Russia hacking hit UK organisations, security source says
A small number of UK organisations are known to have been affected by a suspected Russian hacking campaign that has also penetrated top secret US government agencies.
No public sector bodies are yet known to be among the UK-based victims, according to a security source.
But British officials are investigating whether there has been any further impact against government departments and businesses after cyber security experts in the United States discovered the massive hacking campaign last week.
Paul Chichester, the director of operations at the UK's National Cyber Security Centre (NCSC), which is part of the spy agency GCHQ, urged companies to take "immediate steps" to protect their networks.
"This is a complex, global cyber incident, and we are working with international partners to fully understand its scale and any UK impact," he said in a statement.
"The NCSC is working to mitigate any potential risk, and actionable guidance has been published on our website."
The comments came as officials in the US, the UK and across the world were scrambling to understand the enormity of the attack, which looks to be unprecedented in terms of its penetration of the US security apparatus.
"This could be the most impactful national security breach - cyber breach - we have ever seen," said John Hultquist, senior director of analysis at Mandiant Threat Intelligence.
Mandiant is part of the cyber security company FireEye, which was the first to discover the breach when it found that its systems had been compromised.
After raising the alarm, it emerged that a number of US government departments, including the departments of defence, state, treasury and even the nuclear agency, had also been breached.
A spokeswoman has said there was no threat to the US nuclear weapons stockpile.
"They managed clearly to gain access to a lot of secure areas. They are going to be very hard to get out," Mr Hultquist told Sky News.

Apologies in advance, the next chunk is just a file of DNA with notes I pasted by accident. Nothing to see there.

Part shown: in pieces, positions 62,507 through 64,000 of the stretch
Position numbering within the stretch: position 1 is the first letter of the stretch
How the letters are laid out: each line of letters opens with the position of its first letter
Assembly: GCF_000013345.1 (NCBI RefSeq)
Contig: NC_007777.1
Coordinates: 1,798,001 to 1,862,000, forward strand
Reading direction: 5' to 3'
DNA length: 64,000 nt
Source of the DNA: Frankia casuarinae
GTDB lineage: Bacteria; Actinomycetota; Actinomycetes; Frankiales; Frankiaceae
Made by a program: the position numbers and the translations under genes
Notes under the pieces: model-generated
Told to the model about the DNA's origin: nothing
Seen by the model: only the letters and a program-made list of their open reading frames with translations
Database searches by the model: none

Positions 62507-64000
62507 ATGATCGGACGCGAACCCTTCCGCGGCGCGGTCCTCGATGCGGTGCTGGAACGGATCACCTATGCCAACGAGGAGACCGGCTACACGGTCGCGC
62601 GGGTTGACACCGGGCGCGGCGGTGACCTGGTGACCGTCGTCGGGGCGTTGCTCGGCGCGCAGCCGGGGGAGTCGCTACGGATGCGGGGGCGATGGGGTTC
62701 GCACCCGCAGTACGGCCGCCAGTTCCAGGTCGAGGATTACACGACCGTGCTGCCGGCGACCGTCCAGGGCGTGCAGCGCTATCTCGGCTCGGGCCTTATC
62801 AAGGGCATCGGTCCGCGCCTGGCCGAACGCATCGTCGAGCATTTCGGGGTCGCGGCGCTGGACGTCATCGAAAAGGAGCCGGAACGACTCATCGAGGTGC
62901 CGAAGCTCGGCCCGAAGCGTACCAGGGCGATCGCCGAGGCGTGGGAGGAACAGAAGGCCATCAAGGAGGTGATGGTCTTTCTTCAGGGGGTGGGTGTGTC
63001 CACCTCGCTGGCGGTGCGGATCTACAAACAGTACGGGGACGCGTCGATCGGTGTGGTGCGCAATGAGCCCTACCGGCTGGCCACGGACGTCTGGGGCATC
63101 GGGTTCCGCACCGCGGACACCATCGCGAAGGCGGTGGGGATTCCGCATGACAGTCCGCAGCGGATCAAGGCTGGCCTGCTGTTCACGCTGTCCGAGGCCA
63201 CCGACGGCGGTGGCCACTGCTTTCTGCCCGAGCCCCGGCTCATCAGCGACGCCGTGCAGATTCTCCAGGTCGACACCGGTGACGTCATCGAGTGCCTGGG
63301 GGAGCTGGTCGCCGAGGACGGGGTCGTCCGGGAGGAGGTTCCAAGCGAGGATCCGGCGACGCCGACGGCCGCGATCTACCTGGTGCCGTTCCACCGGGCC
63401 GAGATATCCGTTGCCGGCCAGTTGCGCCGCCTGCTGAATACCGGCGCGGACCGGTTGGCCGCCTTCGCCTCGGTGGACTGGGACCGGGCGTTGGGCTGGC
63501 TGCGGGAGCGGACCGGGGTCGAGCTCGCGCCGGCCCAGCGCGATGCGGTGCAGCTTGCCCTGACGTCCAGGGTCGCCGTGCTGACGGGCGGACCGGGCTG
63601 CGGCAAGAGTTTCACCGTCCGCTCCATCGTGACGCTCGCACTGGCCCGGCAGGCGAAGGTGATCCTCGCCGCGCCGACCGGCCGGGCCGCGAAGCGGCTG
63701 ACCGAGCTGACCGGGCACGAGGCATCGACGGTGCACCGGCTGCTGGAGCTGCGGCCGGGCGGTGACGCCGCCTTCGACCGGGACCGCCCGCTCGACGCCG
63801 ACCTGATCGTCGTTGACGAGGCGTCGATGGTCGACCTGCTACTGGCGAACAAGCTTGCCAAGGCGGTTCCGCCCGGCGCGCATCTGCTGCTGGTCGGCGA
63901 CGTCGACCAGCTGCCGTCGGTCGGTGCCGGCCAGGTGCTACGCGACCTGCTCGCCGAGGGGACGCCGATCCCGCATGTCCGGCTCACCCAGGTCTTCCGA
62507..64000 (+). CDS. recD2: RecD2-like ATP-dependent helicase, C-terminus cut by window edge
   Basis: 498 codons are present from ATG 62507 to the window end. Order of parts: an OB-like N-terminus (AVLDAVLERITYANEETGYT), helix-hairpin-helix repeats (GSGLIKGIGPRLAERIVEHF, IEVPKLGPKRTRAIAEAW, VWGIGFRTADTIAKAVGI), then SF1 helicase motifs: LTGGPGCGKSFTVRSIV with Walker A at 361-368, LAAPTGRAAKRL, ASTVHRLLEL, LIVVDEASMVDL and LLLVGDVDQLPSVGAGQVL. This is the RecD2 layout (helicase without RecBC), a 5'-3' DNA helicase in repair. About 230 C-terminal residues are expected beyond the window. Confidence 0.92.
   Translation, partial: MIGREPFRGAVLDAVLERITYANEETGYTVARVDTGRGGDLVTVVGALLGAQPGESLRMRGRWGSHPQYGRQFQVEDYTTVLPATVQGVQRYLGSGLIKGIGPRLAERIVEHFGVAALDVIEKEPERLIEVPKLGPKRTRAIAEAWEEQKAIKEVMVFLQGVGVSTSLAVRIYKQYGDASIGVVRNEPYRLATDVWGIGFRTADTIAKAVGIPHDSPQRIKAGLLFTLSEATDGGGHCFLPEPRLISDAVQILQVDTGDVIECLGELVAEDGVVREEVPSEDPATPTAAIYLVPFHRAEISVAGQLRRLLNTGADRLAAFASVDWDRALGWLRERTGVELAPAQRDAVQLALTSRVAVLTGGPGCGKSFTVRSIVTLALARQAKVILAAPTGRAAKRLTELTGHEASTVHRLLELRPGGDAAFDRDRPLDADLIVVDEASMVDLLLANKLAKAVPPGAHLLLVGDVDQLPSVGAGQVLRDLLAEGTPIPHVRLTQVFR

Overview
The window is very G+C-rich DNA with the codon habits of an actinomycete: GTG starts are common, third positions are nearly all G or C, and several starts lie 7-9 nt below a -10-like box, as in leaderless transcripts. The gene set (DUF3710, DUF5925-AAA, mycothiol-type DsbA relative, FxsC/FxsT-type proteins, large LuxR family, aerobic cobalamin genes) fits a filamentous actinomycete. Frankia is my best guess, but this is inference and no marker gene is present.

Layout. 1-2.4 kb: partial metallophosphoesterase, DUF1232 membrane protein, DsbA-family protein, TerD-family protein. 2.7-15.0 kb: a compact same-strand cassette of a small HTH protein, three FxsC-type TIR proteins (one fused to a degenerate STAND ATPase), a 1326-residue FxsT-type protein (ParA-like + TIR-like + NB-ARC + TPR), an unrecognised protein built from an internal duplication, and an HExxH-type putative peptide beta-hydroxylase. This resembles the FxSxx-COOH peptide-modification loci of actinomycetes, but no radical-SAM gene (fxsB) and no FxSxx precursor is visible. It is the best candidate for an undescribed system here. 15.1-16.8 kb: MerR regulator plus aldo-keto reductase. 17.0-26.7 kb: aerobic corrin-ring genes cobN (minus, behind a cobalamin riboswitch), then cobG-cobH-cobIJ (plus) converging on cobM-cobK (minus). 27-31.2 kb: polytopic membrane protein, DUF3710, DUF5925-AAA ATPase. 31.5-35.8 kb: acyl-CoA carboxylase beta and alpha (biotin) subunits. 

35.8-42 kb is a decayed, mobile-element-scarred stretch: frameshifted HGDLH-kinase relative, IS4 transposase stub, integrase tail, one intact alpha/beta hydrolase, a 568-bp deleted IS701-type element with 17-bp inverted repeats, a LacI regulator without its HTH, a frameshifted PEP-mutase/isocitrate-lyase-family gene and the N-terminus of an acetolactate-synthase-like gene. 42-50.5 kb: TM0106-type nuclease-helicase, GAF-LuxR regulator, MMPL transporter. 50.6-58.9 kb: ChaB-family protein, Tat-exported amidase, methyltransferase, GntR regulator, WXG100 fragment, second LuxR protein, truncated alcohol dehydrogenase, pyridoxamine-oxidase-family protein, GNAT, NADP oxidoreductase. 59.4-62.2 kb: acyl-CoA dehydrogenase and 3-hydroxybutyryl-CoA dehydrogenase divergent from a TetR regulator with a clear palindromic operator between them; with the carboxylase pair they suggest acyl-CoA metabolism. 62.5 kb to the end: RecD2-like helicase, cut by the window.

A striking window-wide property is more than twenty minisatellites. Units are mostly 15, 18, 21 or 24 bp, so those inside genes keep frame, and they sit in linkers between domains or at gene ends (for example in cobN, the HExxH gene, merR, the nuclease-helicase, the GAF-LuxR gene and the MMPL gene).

What appear to have been a highly sophisticated team of hackers used various ways to compromise public and private sector computer networks.
One was through a piece of software called Orion made by the technology firm SolarWinds.
Malicious code was inserted into an update for this software, used by thousands of customers. Once the update was installed the hackers had access to a trove of networks, including into the US Government and Microsoft.
But just the act of updating the infected software does not mean a system has been compromised.
With such a huge list of potential targets, it appears the hackers carefully selected the companies and government agencies they wanted to exploit.
They could do this by stealing secrets, changing important data or just sitting on systems spying. As things stand, the scale of the damage or potential theft is not yet known.
Ciaran Martin is the founder and former head of the NCSC who now works as a professor at the Blavatnik School of Government at Oxford University.
"It's one of the most significant cyber attacks, really that's ever been seen," he told Sky News.
"But based on what we know, at this point, it seems to be [for] traditional espionage, getting information from governments and companies, rather than altering data, destroying data, tampering with things and so forth but it remains to be seen, what the final picture tells us."
US media reports have said Russia's foreign intelligence service the SVR is suspected of being behind the attack. But the US government has yet to issue any formal attribution.
Donald Trump, the outgoing president, has yet even to make any public mention of the attack even though his successor, Joe Biden, has said dealing with the breach with be a "top priority" for his administration from the moment he takes office.
The Kremlin has denied any involvement.
Mr Hultquist said that whoever carried out the hack was a highly sophisticated operator.
"They are among the most advanced we have seen, if not the most," he said.
"They are very adept at counter forensics to stay below the radar."
This means that the hackers were careful to cover their tracks whenever they penetrated a network, making it hard - if not impossible - to know where they have gone and what they have seen.
"The proof [of their capability] is in the pudding," Mr Hultquist said.
"Just look at how many high value targets they were able to quietly compromise. It is almost all the evidence you need about how capable they are."
Reference: Deborah Haynes, foreign affairs editor